VIRGINIA CITY - The 60-ton Dayton locomotive will be brought here in late August on a flatbed truck for display in the Comstock Historic Center, a Nevada Department of Cultural Affairs official said Monday.
Scott Sisco, interim director of the state department of cultural affairs, said the locomotive will be transported from the Nevada State Railroad Museum on Aug. 25 to the $830,000 historic center under construction at E and Union streets. The center's grand opening is Aug. 27.
Ron James, state historic preservation officer, said he was contacted by about 50 people who said they preferred to have the Dayton, No. 18, rather than the No. 27 engine.
"About 90 percent of the people (he spoke to) said the Dayton makes a lot more sense because it operated in Virginia City's heyday," he told the Storey County Commission during its afternoon meeting. "Although the No. 27 was a sentimental favorite, it didn't work up here."
James said there are no plans to make the No. 27 or the Dayton serviceable.
Even though the department has decided to display the Dayton, that doesn't mean it'll be in the historic center for more than a couple years.
"It won't be up here forever," he said. "We hope to change them out every two, three or four years."
So, fans of the stately classic black No. 27 will see it again in Virginia City. James said the switch won't happen too often because it costs the department about $10,000 to make a round trip with one of the engines.
Marilou Walling, county administrative officer, said so many people love the No. 27 because it's a familiar sight.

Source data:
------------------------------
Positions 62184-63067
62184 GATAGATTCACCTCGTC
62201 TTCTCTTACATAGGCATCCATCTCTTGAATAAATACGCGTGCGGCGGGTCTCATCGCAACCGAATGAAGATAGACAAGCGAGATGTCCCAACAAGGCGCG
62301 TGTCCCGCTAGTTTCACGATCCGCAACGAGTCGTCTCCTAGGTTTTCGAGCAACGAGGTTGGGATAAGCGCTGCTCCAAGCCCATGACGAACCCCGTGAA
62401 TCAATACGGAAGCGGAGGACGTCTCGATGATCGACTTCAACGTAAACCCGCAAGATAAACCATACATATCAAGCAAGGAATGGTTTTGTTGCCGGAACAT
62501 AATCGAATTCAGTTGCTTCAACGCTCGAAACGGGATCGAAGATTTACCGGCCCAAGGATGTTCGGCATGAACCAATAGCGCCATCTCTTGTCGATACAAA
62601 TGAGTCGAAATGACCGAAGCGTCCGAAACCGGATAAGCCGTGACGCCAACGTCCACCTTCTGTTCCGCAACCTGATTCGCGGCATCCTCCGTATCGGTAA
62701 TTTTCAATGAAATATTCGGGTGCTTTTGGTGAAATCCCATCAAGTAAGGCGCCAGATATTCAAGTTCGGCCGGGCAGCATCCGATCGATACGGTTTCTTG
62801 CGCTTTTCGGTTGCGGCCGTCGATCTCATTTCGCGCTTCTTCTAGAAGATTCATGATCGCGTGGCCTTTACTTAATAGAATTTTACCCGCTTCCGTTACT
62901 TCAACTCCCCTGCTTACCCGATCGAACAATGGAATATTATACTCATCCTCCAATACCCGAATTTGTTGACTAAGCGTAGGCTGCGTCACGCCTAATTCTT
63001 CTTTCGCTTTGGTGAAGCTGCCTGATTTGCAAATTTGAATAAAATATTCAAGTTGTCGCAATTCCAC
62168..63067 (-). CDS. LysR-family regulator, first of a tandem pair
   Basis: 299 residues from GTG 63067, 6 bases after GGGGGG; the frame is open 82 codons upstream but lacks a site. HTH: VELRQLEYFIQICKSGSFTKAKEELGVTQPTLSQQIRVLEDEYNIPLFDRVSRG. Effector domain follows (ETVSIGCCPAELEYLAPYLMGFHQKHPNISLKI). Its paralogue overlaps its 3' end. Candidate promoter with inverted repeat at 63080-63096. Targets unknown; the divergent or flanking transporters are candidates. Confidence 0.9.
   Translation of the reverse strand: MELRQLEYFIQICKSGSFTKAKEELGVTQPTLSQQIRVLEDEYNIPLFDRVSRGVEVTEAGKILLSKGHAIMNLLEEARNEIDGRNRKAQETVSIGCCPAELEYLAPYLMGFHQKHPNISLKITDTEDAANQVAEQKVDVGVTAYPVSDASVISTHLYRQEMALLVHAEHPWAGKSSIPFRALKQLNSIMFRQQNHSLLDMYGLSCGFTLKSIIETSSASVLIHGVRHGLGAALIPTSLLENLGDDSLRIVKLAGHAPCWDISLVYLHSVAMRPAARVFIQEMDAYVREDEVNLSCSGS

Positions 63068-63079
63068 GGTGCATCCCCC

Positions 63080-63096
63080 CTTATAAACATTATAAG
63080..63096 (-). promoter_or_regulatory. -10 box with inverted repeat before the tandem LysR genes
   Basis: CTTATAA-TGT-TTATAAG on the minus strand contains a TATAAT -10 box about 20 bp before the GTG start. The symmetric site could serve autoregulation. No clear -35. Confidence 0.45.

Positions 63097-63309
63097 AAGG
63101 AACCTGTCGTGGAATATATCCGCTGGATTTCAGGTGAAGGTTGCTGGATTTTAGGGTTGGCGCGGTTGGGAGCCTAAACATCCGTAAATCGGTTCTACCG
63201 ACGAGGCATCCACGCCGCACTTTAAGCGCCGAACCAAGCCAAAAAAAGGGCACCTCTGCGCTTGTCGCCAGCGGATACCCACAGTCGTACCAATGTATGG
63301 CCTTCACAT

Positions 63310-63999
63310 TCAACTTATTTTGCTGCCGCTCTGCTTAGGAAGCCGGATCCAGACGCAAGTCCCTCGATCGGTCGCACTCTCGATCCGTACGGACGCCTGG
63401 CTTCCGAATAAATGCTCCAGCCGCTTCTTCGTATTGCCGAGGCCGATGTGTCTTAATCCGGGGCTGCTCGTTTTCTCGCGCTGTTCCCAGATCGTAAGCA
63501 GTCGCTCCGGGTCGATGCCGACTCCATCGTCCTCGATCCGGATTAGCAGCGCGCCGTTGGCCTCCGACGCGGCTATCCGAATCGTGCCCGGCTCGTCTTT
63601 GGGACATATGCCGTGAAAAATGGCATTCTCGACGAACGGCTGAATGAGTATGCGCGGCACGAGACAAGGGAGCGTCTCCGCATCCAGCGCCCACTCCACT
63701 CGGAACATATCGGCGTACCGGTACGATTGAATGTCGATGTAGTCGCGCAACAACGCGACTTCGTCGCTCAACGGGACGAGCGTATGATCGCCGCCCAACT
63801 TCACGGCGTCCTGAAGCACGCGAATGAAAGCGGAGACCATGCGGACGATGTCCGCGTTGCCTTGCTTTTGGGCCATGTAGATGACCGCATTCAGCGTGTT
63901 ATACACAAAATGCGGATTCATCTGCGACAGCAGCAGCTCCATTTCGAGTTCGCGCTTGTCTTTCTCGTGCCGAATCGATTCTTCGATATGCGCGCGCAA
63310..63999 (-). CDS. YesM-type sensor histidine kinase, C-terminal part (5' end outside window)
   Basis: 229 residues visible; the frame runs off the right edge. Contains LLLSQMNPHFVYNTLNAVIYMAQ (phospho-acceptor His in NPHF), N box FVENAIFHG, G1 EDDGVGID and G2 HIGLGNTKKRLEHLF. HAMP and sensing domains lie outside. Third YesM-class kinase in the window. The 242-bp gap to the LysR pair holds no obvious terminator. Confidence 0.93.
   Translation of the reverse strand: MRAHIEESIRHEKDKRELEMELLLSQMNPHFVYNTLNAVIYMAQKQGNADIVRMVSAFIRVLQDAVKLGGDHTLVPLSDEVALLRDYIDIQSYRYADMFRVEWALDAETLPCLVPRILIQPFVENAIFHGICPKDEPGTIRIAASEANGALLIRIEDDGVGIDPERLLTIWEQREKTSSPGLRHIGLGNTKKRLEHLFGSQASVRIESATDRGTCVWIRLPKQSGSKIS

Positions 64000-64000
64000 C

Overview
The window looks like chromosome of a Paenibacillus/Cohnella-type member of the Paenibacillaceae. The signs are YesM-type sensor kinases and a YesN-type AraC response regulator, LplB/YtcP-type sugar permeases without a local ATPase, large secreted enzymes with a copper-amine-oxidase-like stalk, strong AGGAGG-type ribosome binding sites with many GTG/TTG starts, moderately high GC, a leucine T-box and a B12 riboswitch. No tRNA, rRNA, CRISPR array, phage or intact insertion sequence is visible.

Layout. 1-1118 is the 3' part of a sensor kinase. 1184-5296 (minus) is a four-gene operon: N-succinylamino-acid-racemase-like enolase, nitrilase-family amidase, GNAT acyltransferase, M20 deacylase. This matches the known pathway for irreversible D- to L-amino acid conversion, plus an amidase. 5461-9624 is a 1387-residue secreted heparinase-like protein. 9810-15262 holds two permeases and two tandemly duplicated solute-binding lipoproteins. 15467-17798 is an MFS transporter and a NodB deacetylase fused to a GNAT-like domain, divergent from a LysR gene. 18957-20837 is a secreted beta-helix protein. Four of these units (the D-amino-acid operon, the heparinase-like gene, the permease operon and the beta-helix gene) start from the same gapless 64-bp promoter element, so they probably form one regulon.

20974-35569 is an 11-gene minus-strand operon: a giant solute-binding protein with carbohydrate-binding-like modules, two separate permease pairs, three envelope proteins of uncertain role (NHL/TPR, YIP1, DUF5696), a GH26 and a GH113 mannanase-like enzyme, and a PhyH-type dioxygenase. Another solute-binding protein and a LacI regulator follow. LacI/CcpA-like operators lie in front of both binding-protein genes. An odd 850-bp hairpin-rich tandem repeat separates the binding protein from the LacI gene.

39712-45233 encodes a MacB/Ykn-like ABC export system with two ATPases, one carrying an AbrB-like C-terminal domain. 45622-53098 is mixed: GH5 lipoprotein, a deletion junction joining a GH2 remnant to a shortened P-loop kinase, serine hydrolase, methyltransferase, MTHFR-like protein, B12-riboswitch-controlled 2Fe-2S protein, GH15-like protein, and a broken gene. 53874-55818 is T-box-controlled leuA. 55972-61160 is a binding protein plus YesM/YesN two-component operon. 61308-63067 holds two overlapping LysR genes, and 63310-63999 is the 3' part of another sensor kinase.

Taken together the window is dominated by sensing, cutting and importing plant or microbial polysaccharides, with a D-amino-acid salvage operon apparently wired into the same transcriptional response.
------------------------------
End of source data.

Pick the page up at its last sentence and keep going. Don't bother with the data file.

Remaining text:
"We have this passion for the 27 because it was down here for so many years," she said.
The No. 27 was displayed in Virginia City for 22 years before it was brought to the railroad museum in Carson City for renovation.
Virgil Bucchianeri, who was sitting in for the county district attorney, said he is one of the few people who remember riding behind the No. 27 when it ran on the V&T line connecting Carson Valley and Carson City to the Transcontinental Railroad in Reno. He supported bringing the Dayton to Virginia City's new historic center.
The No. 27, a 4-6-0, is much larger than the 4-4-0 Dayton.
"The Dayton was built by the Central Pacific Railroad Shop in Sacramento in 1873," said Burt Bedeau, district administrator for the Comstock Historic District. "It's the only one built by the CP shop that is still around. The 27 is a much later engine. It was built in 1913 by Baldwin Locomotive Works - a lot were manufactured by Baldwin. This model, the 10-wheel, was the most common they built."
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NAME: The Dayton, No. 18
built: by the Central Pacific Railroad Shop in Sacramento in 1873. It's the only one built by the Central Pacific shop still in existence.
Weight: 60 tons
Arrival: Virginia City History Center Aug. 25